Over at iTunesConnect, Apple is using Angular v1.4. Few thoughts:

  1. Interesting that unlike Facebook and Google, Apple doesn’t feel the need to create its own JavaScript framework. It is a beneficiary of Google’s open-source pioneering as much as any of the rest of us. This actually makes sense — we already have very excellent JavaScript frameworks and libraries out there. It would be hard to out-do those and an attempt would be misdirected energy.
  2. iTunesConnect’s front-end build system is interesting. It is minifying its own code but none of its vendor code. This causes me to wonder if it is minifying its code for security instead of for performance. If that were the case then I find that to be superfluous, given how easy it is to un-minify JavaScript.1
  3. I adore the fact that the view-source DOM is 1 line of code. Eventually, the vast majority of the web will be built this way. It’s the future.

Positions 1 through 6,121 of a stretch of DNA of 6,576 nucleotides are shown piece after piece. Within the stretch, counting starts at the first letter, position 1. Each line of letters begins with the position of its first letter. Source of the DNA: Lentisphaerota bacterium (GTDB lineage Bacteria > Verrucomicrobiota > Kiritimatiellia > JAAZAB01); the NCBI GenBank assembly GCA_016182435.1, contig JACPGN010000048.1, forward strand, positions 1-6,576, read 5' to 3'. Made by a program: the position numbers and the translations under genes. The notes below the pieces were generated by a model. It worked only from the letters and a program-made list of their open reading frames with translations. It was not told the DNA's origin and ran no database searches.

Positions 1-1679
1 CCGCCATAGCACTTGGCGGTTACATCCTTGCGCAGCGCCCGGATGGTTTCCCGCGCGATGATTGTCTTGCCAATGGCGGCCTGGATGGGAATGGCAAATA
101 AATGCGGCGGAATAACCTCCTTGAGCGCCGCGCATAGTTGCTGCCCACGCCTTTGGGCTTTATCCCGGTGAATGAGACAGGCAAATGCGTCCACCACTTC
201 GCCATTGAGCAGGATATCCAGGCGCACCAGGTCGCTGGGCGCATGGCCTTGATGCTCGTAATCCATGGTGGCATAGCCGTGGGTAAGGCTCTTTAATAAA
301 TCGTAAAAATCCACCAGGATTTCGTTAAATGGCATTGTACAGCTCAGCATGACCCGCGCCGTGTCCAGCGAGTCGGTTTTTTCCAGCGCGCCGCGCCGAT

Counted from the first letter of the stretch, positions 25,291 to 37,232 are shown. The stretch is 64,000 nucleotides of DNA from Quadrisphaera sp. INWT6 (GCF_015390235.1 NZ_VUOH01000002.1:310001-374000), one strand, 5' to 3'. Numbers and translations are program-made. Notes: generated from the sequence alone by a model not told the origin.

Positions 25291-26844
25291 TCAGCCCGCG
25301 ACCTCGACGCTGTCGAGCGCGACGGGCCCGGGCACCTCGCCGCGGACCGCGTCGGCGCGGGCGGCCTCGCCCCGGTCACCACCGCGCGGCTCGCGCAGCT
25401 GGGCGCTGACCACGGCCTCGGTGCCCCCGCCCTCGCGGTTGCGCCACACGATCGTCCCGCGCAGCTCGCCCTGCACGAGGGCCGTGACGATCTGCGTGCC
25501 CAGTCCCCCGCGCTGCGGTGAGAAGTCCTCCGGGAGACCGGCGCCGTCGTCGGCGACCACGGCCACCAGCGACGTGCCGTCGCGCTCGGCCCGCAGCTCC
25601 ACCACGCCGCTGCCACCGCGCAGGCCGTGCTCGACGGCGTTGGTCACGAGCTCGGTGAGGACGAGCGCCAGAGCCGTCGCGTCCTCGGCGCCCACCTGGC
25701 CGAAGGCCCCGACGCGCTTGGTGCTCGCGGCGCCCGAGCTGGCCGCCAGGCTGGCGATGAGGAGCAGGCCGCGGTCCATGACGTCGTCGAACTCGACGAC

4. The homepage console is full of errors. Why this oversight? It wouldn’t get by with this if it was using TrackJS.

I wonder how long the site will be on Angular 1.x. Angular 2 is in beta still but it’s getting closer to production every day.

Update 2016-06-15: The Apple Developer portal is also built in Angular v1.4. This company really likes Angular.

  1. Minifying JavaScript is a great idea for performance benefits. Obfuscating JavaScript, however, is a generally unwise idea. It negatively impacts performance and doesn’t truly protect the code. If a server sends a client a file containing executable code in a language that’s interpreted (as opposed to compiled), it can’t really secure that code. Why bother? ↩︎